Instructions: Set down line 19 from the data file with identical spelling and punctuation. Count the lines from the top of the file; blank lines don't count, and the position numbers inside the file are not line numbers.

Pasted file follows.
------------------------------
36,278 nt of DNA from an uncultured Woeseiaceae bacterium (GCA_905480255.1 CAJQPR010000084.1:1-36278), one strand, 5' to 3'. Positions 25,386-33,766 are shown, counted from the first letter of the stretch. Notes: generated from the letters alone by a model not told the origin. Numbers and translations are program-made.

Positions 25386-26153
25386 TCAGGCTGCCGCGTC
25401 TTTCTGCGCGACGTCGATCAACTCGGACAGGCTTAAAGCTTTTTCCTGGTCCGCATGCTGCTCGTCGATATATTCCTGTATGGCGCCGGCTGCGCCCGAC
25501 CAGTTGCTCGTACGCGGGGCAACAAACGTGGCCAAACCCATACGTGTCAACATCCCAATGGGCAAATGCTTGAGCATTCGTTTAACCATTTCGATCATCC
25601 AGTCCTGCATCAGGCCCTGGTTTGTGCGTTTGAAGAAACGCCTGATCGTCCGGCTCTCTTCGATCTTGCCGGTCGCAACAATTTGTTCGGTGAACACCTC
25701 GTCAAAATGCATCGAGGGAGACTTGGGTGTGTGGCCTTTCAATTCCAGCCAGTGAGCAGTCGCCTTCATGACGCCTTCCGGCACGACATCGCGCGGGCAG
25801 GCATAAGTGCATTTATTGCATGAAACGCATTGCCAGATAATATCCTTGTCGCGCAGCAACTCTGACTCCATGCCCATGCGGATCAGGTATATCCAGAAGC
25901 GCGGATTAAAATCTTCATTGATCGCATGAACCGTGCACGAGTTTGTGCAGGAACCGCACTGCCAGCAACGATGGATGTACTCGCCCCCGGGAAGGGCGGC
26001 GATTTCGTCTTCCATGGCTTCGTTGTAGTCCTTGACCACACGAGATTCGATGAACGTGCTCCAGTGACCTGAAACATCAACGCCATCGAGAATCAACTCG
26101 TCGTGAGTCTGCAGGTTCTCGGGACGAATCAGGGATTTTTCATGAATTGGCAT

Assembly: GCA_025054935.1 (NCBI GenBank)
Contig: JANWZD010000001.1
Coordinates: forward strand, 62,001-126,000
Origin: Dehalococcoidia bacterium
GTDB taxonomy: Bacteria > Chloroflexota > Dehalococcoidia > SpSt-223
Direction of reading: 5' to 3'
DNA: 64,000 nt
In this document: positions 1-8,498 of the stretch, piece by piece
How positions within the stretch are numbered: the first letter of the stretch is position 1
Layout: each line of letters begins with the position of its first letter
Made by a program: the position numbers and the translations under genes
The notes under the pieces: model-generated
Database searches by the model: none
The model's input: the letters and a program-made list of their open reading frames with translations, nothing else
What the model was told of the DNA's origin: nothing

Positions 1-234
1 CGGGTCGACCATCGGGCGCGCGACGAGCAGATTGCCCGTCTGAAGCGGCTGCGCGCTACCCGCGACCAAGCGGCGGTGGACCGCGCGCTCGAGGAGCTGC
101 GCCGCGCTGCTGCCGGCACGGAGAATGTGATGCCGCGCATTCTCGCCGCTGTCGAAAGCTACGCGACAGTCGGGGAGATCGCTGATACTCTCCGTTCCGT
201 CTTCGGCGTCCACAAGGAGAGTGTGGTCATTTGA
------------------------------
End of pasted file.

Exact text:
In this document: positions 1-8,498 of the stretch, piece by piece